33. Unwilling says:

    French Freemasonry is clearly anti-Catholic and as compatible with Church membership as Planned Parenthood. But at this point North American Masonry is (like, sadly, many KOC Councils) not much more than a social club. Evil uses darkness: both Catholics and Masons at the lower levels may be ignorant of the incompatibilities.

  34. jaykay says:

    Facta non verba: that’s interesting. Did they ever try to follow up in any way and encourage you to join them, or “recruit” you? I realise this may be personal, but did you repay them or were you given gentle “hints” about membership or anything like that?

  35. Venerator Sti Lot says:

    Two books interesting (among other reasons) for their scholarly accounts of Adam Weishaupt’s successful ‘Illuminati’ infiltration and take over of Masonic lodges, where the ‘lower’ level and ‘outer’ ring members – like Mozart! – where very deliberately and successfully kept in the dark about the true heretical and revolutionary purposes, are Vernon Stauffer’s New England and the Bavarian Illuminati (1918) and John Roberts’s The Mythology of the Secret Societies (1972).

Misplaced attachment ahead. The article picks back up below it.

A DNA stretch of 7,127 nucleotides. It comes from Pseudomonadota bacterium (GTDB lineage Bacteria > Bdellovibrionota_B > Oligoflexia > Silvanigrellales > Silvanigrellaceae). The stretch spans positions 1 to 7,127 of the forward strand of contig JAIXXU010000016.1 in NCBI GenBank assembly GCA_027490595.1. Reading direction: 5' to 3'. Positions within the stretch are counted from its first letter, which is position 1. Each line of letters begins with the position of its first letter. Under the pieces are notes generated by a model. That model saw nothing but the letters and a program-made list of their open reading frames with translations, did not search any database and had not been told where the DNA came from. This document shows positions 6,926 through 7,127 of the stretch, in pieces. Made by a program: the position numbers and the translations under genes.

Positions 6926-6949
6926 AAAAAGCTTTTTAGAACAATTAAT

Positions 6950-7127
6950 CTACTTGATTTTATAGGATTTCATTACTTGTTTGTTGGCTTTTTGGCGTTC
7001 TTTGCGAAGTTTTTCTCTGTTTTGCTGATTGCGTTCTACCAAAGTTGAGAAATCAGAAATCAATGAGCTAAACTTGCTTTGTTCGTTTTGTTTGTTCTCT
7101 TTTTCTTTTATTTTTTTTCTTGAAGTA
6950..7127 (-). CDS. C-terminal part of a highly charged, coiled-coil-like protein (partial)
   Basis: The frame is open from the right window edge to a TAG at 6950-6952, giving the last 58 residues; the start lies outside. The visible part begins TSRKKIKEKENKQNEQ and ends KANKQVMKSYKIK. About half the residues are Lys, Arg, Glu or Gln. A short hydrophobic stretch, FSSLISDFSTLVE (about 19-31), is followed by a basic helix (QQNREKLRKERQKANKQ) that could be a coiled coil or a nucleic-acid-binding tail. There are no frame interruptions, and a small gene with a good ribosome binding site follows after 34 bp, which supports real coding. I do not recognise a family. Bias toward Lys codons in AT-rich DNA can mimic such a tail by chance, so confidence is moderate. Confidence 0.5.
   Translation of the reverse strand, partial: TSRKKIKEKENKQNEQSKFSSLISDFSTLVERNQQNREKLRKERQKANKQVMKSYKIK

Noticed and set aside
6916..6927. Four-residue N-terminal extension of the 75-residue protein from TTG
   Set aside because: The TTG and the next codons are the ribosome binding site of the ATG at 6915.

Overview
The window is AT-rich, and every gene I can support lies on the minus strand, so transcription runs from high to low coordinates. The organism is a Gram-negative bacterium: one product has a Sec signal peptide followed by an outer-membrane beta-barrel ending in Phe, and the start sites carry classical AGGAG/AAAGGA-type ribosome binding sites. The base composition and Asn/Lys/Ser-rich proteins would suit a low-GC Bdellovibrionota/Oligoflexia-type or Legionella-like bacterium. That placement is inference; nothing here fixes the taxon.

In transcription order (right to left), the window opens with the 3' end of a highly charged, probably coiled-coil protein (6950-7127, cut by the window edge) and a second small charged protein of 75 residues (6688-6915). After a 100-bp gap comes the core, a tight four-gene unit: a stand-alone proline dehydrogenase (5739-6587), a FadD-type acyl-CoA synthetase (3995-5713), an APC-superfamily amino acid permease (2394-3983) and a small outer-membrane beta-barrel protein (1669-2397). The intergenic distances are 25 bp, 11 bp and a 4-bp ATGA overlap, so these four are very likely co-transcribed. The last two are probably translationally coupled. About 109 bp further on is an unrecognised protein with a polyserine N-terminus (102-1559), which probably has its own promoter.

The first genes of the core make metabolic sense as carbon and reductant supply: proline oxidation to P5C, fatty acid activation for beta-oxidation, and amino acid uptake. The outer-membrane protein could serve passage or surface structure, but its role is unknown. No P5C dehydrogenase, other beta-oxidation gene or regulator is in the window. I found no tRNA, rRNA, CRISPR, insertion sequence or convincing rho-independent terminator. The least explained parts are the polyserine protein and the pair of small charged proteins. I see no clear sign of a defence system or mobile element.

Hermann Gruber’s 1910 Catholic Encyclopedia article gives a good picture of how Masonic secrecy is conducive to such exploitation, and makes the case for some such duplicity by means of deliberate ambiguity being characteristic of Masonry.

  36. Gentillylace says:

    I was a Rainbow Girl, active from the age of 13 to about 16. I was also a Catholic at the time, though a rather lax one. I attended Sunday Mass sporadically, perhaps from twice a month to every six weeks depending on my mood. Neither my father, who was brought up Catholic, nor my mother, who was brought up Methodist and who had Masonic relatives, attended any religious services at all. I was vaguely aware that the Catholic Church disapproved of Freemasonry and affiliated organizations, but I did not know why and I did not care to find out.